In watching Buffalo, other than a few players such as Dylan Cozens, Alex Tuch, Jordan Greenway, and Tage Thompson, I have seen that most of the forward group plays a similar style. As mentioned, they are not good at faceoffs, are not overly physical, have no enforcer type, and rely heavily on skill and speed. Eventually, this team will return to the playoffs and stay there for years. They have too much young talent not to do so. Dahlin, Power, Jokiharju, and Ryan Johnson are a core defense to build around. If I were Buffalo GM Kevyn Adams, I would be looking to move some forward talent to upgrade in goal and for one more defenseman. 2017 first-round pick Casey Middlestadt should be an all-star selection this year. 2023 first-rounder Zach Benson needs time to develop at left wing. At right wing, both 2020 1st round pick Jack Quinn, who is returning from an Achilles injury, and 2021 1st round pick Isak Rosen need to continue to grow as well. Dylan Cozens hasn’t produced the way he did a season ago. Increased goal scoring might be a question of chemistry and leadership. While I wouldn’t mortgage the future, working the trade market might be a good idea for Adams, especially at left wing, or, as mentioned, to upgrade in goal and add one more defenseman.

My thoughts that Buffalo should be a playoff team this year might need to be delayed until next year. They have far too much talent in the lineup, with many prospects working to earn a spot in Buffalo to be kept out for long. The Boston Bruins and Vancouver Canucks have surprised me this season with how well they have done. To this point, the Buffalo Sabres have been a disappointment.

We Got The Jack Inside The Rink

In episode 8 of the Inside The Rink podcast, Matty and Smitty are joined by new co-host Conrad Jack. After the long hiatus, we get back to hockey with a PACKED episode!Matt Rempe & the Devils vs. Rangers Line BrawlCould the Vancouver Canucks squander a playoff opportunity? Have the Winnipeg Jets finally figured out their lines?Flyers Head Coach John Tortorella is a sound byte MACHINEOvechkin is on his way to 895, Who is next?McDavid joins elite company with 100 Assists in a seasonRyan Hartman was suspended 3 Games, was it worth 3 games??Can Auston Matthews hit 70 Goals this season?The Eastern Conference Wild Card race is heating up, who lands the two playoff berths?For all of your hockey news and more from the show, visit us at insidetherink.com and watch us on YouTube! How to support us and our sponsors:TicketmasterColumbia Sports ApparelESPN+ SubscriptionFanaticsDraft Kings – CODE ITR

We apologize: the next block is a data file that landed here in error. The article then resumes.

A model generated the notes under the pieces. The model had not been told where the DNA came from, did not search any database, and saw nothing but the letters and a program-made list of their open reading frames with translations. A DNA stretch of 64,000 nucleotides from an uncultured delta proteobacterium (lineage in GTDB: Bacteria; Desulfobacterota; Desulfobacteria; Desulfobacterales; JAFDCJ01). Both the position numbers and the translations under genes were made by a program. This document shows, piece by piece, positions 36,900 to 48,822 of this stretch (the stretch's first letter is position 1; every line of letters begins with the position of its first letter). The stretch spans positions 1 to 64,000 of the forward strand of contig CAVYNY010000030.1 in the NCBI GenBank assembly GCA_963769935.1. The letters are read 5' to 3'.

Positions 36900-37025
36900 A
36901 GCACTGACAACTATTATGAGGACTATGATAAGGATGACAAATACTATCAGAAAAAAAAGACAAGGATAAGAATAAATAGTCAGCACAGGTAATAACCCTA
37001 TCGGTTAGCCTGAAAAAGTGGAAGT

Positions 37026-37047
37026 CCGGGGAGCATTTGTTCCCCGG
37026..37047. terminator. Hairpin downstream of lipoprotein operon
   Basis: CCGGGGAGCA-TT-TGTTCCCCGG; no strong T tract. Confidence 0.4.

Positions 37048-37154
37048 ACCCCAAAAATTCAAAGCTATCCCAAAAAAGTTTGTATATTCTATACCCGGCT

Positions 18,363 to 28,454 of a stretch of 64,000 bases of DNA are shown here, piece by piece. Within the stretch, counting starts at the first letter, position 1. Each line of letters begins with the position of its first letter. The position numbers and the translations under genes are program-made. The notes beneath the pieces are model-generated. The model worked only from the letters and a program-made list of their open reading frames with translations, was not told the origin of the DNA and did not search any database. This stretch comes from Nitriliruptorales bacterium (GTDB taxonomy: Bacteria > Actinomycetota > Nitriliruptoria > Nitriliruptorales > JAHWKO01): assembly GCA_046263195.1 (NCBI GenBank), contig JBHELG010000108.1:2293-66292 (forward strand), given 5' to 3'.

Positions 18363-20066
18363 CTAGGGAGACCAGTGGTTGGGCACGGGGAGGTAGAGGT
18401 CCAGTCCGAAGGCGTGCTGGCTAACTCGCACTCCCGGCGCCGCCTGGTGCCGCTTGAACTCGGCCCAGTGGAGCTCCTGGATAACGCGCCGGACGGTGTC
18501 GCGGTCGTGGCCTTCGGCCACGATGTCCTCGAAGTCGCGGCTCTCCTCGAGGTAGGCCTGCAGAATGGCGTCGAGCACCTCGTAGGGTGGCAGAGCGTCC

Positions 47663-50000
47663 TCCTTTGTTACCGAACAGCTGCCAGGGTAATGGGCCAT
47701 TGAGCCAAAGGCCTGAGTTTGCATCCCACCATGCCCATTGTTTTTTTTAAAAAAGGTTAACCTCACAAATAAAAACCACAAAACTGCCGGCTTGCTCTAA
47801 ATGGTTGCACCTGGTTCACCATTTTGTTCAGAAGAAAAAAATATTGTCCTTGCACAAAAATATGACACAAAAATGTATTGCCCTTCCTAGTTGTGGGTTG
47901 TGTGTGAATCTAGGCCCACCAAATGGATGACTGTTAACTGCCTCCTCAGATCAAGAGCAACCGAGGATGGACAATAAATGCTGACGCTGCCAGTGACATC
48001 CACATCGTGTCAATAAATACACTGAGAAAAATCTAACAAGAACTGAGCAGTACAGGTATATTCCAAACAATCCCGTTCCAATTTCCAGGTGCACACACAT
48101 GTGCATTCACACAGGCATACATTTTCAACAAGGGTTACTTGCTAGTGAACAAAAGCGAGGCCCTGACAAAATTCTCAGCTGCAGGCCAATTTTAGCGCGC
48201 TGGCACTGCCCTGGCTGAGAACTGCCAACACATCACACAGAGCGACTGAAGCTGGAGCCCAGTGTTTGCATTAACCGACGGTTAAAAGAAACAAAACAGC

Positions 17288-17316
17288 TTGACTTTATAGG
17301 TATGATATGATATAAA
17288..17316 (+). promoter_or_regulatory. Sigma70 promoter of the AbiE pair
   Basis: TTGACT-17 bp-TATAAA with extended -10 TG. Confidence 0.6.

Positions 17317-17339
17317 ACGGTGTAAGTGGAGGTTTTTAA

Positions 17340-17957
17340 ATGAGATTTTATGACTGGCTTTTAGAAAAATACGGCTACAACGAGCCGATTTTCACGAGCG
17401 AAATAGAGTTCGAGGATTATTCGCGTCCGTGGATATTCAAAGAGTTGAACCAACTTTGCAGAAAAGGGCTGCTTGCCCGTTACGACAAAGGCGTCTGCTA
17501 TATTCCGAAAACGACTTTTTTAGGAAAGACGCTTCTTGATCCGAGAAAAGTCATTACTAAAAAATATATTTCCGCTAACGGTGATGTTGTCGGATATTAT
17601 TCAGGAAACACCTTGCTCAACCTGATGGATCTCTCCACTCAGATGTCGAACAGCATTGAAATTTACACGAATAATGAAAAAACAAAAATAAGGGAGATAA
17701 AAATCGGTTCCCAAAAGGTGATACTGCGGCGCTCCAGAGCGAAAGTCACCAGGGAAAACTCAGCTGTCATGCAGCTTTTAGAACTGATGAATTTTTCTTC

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3 thoughts on “What’s Wrong With the Buffalo Sabres?

  1. A couple corrections, the Sabres have been successful several times in their franchise history and have been in the finals more than once.

    The Sabres signed one of your Boston Bruin free agents in the off season, a player that was the second most desirable defenseman available.

    Krebs is expendable, Rosen is expendable, they would love to give Olafsson away but no one wants him. They could package them with a first round pick, but teams aren’t really giving up stud goalies or goal scoring physical forwards for that price these days.

    A lot of this looks shortsighted or maybe written by GPT

    1. Hi, Thank you for taking the time to read my article. What are the corrections you believe should be made? I mentioned the Sabres success in the past being mostly in the early days. This is a true statement. Yes, I did not specifically say which year(s), and I skipped over 1999, because they were better in the mid-seventies. This article was not written to attack or praise Sabres team history. I do not own the Boston Bruins. As for Clifton, anyone who had him as the second most desirable defenseman available is a fool. There are reasons Boston did not want him back. He’s not a good defender; he’s more offensive minded but is not extremely skilled there comparatively. He’s small. I would say Orlov, Gudas, Dumba, Shattenkirk, and Dumoulin start the list, and it keeps going for some time before Clifton. Personally, I was happy to see him go. What is shortsighted? I wasn’t proposing a quick fix, and I also believe that while challenging for the playoffs this year will be a difficult, especially without making changes, Buffalo should be in the playoff mix for many years to come. Who or what is GPT? I wrote the article myself.

  2. I believe the talent is there to win more hockey games. As I listen to post game interviews, the players seem to claim that the problem is not Granato. Rather they themselves are the problem – they do not execute or follow the game plan, and they cannot seem to get motivated to play with desperation. That seems congruent with Granato’s claims – he says the compete level is always inconsistent. Sometimes they play hard and sometimes they don’t. Granato also says the players lack confidence. It sounds to me like the team needs to invest in a sports psychologist for the players. The players have to be disciplined to do what the coaches tell them and they have to be mentally ready to compete every night. They need to learn how to win. I think they just try not to lose each night.